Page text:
Changing When Things Get Done

Rush hour traffic will be reduced, because more activities will become asynchronous. Cars will top off their own gas tanks while you’re sleeping, schedule their own maintenance, drive to Jiffy Lube, and return. Retail stores and supermarkets will have their stock delivered and gas stations will have their storage tanks topped up off-hours, with no humans involved. Your car will coordinate with the vehicle delivering your groceries, so it arrives at your home at the same time you do. Residential snail mail and package delivery will occur overnight. Airport parking lots will be re-purposed. Uber will need a new business model.

The Opportunities for Project Managers

This isn’t just about auto manufacturers. There will be boundless opportunities for technology project managers who understand these applications and how they will be used by everyone from the military to school districts, trucking firms to fire departments, construction companies to emergency medical services companies. We understand the potential information security issues and how to non-destructively test software-intensive systems. We get the complexities of scheduling, issue and risk management, and reporting progress on developmental systems. We know how to engage stakeholders and deal with compliance across multiple jurisdictions. We understand how the economics, the ethical issues, and the organization’s strategic goals need to drive the decisions we present to our sponsors. This is just an extension of what we’ve been doing for some time now, but the impact of this work will be global.

Someday soon, you may have a chauffeur named Watson. Let’s help him get to work.

New PM Articles for the Week of January 4 – 10

New project management articles published on the web during the week of January 4 – 10. Recommended:

Must read!

  • Bruce Harpham shares part of his reading list from the last year, and urges us to make reading a key part of our professional development program in 2016.
  • Bob Tarne has been reading “Change by Design,” by Tim Brown. He’s found some interesting insights on the nature of constraints: feasibility, viability, and desirability.
  • Gurjeet Singh gives us some background on machine learning: what it is, what it can do, and what we should expect for the next few years.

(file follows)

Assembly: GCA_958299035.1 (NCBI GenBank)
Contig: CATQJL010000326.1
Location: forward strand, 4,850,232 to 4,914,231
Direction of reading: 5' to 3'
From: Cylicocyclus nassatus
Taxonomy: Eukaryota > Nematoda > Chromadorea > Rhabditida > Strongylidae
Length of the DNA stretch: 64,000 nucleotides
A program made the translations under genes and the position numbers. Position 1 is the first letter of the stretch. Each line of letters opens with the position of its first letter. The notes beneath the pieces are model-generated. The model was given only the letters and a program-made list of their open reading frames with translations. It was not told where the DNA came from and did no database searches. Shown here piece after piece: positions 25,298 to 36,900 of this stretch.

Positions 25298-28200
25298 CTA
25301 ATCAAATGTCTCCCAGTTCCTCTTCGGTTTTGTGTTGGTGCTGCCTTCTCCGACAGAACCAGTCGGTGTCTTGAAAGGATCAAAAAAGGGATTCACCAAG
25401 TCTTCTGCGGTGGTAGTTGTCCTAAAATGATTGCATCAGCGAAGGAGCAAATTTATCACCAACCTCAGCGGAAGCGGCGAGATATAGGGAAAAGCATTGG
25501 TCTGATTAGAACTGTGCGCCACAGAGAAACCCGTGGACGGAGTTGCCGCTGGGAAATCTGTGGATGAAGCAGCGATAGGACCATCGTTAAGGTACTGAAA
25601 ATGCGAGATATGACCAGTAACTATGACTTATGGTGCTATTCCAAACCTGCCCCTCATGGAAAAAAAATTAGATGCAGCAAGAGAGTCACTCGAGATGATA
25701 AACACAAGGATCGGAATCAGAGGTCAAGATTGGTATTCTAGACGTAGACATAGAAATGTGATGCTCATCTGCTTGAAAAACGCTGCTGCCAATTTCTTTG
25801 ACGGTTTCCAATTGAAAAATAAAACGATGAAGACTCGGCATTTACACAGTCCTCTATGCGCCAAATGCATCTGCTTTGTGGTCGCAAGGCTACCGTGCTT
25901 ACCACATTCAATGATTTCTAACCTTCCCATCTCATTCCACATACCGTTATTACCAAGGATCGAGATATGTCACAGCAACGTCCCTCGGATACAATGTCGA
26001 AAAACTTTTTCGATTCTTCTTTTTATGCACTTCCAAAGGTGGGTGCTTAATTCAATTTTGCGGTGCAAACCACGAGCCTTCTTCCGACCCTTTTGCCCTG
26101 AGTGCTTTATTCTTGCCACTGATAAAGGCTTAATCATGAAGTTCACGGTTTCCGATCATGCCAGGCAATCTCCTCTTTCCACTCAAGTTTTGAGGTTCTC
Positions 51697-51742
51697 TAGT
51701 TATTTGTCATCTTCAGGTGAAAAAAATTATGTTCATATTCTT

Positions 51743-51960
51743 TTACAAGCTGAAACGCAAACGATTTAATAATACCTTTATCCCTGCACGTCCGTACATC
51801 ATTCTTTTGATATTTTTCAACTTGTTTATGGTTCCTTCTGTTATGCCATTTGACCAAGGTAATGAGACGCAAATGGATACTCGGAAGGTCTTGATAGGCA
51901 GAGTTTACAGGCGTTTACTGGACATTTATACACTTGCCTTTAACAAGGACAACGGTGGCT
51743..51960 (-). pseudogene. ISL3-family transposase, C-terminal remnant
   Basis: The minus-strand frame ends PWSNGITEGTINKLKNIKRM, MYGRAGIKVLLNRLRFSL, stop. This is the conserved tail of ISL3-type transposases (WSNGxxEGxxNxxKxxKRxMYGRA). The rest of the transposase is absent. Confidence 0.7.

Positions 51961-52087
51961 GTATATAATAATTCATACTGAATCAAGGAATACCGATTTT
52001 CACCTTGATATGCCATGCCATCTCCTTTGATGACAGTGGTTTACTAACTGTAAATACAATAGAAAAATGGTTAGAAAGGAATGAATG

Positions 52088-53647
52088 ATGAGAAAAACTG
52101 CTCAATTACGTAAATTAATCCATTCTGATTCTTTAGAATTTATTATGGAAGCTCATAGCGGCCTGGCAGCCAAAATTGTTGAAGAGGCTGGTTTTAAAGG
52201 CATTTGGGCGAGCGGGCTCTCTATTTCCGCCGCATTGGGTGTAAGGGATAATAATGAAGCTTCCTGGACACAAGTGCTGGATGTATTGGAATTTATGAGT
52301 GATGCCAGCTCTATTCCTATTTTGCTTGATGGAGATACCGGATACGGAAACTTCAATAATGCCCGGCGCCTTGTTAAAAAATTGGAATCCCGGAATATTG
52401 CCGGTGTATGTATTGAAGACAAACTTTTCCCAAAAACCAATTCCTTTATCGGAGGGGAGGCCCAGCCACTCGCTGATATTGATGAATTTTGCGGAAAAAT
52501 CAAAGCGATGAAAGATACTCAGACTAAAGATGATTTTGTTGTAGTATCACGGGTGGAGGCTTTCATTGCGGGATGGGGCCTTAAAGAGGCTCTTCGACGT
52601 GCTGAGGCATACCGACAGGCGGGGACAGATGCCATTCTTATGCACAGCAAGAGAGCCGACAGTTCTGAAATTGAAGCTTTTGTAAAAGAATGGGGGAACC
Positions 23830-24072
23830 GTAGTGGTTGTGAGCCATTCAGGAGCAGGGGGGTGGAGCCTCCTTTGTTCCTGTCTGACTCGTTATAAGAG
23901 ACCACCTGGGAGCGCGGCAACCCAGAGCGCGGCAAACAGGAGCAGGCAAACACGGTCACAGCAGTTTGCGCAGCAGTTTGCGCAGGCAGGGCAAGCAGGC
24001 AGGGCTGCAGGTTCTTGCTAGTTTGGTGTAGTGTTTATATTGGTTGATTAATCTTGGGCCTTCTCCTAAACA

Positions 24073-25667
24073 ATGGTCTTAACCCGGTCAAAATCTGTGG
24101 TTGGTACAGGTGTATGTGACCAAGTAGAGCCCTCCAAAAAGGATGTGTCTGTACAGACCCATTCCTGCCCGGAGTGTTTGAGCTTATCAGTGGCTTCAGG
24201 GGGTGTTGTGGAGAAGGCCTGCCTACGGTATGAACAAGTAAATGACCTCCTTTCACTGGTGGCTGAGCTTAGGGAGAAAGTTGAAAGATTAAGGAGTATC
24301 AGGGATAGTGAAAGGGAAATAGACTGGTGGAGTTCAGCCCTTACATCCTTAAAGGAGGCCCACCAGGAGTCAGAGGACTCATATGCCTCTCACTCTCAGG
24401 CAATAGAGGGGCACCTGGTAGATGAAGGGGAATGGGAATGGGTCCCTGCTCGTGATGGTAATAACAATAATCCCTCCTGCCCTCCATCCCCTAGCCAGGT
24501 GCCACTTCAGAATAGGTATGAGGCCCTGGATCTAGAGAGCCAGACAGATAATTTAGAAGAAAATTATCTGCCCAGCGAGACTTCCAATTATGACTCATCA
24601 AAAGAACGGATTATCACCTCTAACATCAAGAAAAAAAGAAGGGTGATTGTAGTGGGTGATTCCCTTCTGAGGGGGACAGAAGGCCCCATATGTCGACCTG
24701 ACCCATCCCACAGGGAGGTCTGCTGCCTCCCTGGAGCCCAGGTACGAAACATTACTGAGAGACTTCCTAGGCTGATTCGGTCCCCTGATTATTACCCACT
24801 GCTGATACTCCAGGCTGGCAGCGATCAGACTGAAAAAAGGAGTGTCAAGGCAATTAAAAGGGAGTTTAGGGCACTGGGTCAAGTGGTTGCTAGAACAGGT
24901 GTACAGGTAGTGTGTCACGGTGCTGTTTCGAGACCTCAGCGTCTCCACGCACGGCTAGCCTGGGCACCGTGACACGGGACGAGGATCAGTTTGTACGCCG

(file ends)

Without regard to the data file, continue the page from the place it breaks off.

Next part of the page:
Established Methods

  • Michel Dion notes that not every project is an IT project, even when they involve software.
  • Deb Schaffer starts every project with the same question: “What does project success look like?”
  • Johanna Rothman questions the value of certifications and credentials in hiring.
  • Steve Olson extracts project management insights from his long experience in contract management.
  • Brad Rach points out a source of risk we might not have considered: the project manager.
  • Nancy Settle-Murphy shares some techniques for establishing a compelling presence in conference calls, where they can’t see your body language.
  • Mario Trentim has prepared a list of questions to ask for those organizations that want to start a PMO.
  • Tim Wasserman looks into the causes and effects of the gap between organizational strategy and executing on that strategy.
  • Cornelius Fichtner interviews Peter Monkhouse on preventing failure by communicating based on how the project fits into the organization strategy. Just 16 minutes, safe for work.

Agile Methods

  • The Clever PM reviews the twelve guiding principles listed in the Agile Manifesto.
  • Jonathan Schneider presents two scenarios for Agile transformation: one based on compliance, and one based on empowering teams in a pilot.
  • John Gilroy interviews Jesse Fewell on how Agile methods are being adopted by U.S. federal government agencies. Just 42 minutes, safe for work.
  • Tom McFarlin recommends a pragmatic approach: don’t over-engineer your solutions.
  • Angela Wick brings a business analyst’s eye to Agile methods.

Applied Leadership

  • Gurpreet Singh presents an interesting metaphor for leadership: The Listening Tree.
  • Mike Clayton tutors us on influence and persuasion, including a list of persuasion tactics from his book, “How to Influence in Any Situation.”
  • Art Petty suggests we start a business revolution – by fighting corporate bureaucracy to eliminate obstacles.
  • Susanne Madsen coaches us on how to handle a demanding workload, by sharing it.
  • Lynda Bourne points out the signs that a project manager is on the path to becoming a great team leader.

Trends and the New Year

Enjoy!